A view of the newly developed intercontinental ballistic rocket Hwasong-15's test that was successfully launched, in this undated photo released by North Korea's Korean Central News Agency. Photo: Reuters via KCNA

A report from Jane’s by IHS Markit on Tuesday says that North Korea has tapped technology and hardware from foreign sources in developing a Hwasong-15 intercontinental ballistic missile (ICBM) that was tested in November.

The report, which first appeared in Jane’s Intelligence Review, follows similar findings from other analysts that Pyongyang accessed Soviet-era missile hardware and know-how in developing a working ICBM faster than Western intelligence agencies expected.

“It is highly likely that North Korea made use of foreign knowledge, technology or hardware in the development of the Hwasong-15 ICBM,” missile experts Markus Schiller and Nick Hansen wrote in their report for the defense and intelligence specialist.

Some experts believe the Hwasong-15 is already capable of hitting the continental US. Four of the large ICBMs were displayed at a North Korean military parade on February 8.

“Given the limited time and test resource available to North Korea, it is highly unlikely that North Korea could design, develop, engine test and integrate the components into … intercontinental missile systems without external assistance,” the analysts noted in their report.

Resembles Soviet UR-100 rockets

The report goes on to say that “the design of the Hwasong-15 missile is similar in some respects to the Soviet UR-100 family and there is a clear resemblance between the Hwasong-15 first-stage engine and the Soviet RD-250 engine.”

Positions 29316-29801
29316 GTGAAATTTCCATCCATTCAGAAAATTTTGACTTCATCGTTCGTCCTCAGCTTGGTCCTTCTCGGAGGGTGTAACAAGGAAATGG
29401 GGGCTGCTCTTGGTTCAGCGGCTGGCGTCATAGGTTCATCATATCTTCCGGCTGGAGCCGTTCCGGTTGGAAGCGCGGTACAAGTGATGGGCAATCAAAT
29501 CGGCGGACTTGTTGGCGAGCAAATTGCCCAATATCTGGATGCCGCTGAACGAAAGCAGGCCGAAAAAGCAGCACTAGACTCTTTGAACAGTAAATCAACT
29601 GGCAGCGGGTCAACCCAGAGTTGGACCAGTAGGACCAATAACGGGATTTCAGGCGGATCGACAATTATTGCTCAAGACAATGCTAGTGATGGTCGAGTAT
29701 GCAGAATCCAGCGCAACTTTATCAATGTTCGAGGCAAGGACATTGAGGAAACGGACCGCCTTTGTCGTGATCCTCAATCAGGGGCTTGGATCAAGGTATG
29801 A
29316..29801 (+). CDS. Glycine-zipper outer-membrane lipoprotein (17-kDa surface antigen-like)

However, based on the information available in open sources, Jane’s can’t say with certainty when the technology transfer took place. “The UR-100 family of missiles and the RD-250 engine have been in existence for decades,” said Neil Ashdown, deputy editor of Jane’s Intelligence Review.

Some information was online

“North Korea could have acquired information about them from a range of sources, including some available online,” Ashdown said. “Even if North Korea did acquire hardware relating to these systems, we cannot say with any confidence where that would have come from, and more importantly when. That does not mean a transfer did not take place — just that we cannot prove that based on the information we have.”

The report adds that the successful integration of a higher-energy liquid propellant engine into the Hwasong-15 with minimal observed testing suggests that North Korea could do the same with another missile. This is said to raise a possibility that there may be further, as yet undisclosed, liquid propellant systems in development, which might emerge over the course of 2018.

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